My process and technique
My creative process begins by photographing the flowers I find in nature. I’m always scanning the landscape on my daily ventures-- textures, lines, shapes, colors and contrasts catch my eye, leading me to document them more closely through the camera lens. Back home at my easel, I use the photos or refer to my mind’s eye to reproduce the image of the flowers I came across in person. I often use the visual aid to design the composition of the work,
positioning the botanical subject in the foreground to create a focal point.
I draw the initial sketch with a pastel pencil (or in the past, ink pen); more and more I am adding background colors with soft pastels to mimic the forest floor or other habitat. I use the techniques of blending with my fingers and layering colors until I am satisfied that the effect is true to life.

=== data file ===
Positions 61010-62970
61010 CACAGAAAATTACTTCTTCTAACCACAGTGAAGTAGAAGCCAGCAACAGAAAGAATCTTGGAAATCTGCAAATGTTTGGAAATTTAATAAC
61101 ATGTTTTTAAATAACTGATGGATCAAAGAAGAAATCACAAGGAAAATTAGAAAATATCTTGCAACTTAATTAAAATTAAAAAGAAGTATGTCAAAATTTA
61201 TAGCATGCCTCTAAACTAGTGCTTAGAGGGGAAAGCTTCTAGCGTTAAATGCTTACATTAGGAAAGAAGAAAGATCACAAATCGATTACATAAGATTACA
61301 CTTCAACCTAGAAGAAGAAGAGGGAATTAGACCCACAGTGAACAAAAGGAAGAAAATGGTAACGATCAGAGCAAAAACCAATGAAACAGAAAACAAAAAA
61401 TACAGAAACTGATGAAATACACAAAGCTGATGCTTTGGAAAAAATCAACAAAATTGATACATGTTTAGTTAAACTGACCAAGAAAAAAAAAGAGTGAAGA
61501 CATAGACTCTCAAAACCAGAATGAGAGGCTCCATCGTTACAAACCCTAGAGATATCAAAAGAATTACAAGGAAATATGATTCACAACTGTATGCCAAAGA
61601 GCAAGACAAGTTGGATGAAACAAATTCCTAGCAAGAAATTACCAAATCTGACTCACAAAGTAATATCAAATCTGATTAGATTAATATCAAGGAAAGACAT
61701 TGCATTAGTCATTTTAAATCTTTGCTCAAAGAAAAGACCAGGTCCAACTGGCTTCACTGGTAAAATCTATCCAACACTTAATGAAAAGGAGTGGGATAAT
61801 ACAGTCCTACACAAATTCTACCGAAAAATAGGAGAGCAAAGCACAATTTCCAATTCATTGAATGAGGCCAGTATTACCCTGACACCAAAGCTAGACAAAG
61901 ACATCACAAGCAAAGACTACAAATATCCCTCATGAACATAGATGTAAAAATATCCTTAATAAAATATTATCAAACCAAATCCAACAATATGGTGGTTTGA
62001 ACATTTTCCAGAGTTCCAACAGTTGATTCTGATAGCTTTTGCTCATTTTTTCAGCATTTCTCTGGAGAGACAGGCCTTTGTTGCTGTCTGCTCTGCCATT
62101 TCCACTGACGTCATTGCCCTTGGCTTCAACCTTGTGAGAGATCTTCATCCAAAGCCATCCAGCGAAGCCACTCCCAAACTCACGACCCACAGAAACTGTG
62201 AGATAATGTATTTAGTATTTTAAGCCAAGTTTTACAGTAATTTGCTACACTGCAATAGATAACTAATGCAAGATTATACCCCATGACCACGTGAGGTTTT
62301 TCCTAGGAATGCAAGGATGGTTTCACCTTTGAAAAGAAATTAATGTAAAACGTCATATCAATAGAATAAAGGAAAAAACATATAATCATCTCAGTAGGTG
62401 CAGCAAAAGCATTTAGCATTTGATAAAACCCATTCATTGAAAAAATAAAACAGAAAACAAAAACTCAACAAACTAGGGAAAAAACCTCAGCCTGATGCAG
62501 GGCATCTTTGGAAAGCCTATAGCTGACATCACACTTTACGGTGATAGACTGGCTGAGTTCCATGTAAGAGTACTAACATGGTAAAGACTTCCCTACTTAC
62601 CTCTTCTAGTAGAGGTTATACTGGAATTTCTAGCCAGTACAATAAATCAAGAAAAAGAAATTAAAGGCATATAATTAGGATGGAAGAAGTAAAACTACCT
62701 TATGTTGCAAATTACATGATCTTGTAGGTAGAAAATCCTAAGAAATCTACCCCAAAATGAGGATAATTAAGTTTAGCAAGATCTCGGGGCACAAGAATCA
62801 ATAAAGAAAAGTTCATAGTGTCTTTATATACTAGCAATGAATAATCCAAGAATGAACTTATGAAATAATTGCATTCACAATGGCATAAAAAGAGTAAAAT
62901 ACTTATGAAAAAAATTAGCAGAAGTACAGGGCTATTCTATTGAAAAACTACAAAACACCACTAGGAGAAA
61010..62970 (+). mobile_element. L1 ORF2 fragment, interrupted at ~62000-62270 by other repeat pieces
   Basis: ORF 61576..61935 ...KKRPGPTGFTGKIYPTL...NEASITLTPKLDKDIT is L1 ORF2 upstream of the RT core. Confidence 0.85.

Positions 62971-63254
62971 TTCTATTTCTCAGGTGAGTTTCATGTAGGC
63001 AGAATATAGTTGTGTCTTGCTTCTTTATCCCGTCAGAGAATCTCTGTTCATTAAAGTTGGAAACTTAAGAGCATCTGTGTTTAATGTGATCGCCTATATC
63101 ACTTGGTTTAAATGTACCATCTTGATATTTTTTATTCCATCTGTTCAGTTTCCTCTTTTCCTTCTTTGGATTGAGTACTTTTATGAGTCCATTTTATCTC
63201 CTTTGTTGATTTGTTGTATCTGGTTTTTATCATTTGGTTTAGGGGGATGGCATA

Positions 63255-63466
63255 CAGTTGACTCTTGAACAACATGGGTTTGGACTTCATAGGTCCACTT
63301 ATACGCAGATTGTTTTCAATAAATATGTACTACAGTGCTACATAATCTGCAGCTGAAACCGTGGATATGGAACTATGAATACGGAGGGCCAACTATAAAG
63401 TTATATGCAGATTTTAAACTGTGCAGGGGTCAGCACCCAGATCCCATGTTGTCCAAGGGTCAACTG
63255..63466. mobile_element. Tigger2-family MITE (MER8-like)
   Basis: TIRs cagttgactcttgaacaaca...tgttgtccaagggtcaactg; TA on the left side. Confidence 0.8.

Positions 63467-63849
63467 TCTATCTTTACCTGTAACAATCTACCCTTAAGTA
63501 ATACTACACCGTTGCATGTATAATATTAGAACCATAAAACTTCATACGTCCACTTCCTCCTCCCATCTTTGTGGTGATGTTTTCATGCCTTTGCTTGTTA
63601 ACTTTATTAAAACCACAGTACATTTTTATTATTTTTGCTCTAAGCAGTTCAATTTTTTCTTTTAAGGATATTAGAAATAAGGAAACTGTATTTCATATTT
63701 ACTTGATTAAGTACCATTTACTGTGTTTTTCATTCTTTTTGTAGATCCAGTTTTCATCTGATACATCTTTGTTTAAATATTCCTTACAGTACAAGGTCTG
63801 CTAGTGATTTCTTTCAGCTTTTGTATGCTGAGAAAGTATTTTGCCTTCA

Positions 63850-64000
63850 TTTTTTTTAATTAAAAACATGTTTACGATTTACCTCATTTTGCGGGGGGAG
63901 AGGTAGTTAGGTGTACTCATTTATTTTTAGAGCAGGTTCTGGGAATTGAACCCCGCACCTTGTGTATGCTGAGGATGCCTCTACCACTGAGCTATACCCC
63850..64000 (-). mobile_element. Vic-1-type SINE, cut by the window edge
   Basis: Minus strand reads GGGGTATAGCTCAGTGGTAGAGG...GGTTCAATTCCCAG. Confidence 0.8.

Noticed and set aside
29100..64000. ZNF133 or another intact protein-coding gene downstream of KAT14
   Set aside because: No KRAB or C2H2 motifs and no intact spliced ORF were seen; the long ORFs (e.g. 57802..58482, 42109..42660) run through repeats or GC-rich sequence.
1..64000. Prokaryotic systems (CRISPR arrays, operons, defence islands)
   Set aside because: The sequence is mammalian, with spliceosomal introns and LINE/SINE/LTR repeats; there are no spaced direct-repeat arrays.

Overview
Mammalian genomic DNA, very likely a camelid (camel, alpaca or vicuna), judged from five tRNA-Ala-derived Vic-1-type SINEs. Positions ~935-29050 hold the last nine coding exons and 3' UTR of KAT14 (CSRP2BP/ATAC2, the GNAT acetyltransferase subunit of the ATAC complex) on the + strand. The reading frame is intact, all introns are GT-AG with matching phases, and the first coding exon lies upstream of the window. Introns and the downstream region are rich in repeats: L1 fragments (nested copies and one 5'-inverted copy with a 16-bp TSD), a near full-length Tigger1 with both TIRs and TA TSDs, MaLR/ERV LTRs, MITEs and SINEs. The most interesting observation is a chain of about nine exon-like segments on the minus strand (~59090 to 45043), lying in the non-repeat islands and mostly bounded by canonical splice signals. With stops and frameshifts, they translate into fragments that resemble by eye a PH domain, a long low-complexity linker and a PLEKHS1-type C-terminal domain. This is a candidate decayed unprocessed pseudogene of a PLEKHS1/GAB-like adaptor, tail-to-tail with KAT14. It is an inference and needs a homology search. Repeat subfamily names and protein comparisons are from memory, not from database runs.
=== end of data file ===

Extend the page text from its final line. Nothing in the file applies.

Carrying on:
The purity of pastel’s pigment, the fact that there is nothing between the pigment and paper, gives this medium a unique vibrancy that helps to translate the nuanced hues of the wildflowers I find in the
mountains surrounding my home.
The pastel paper is by Fabriano Tiziano; I currently prefer a rich moss green color although I also like many of the earth tones for the background. The tools I use are a combination of Rembrandt soft pastels, Nupastel color sticks, and Conte pastel pencils.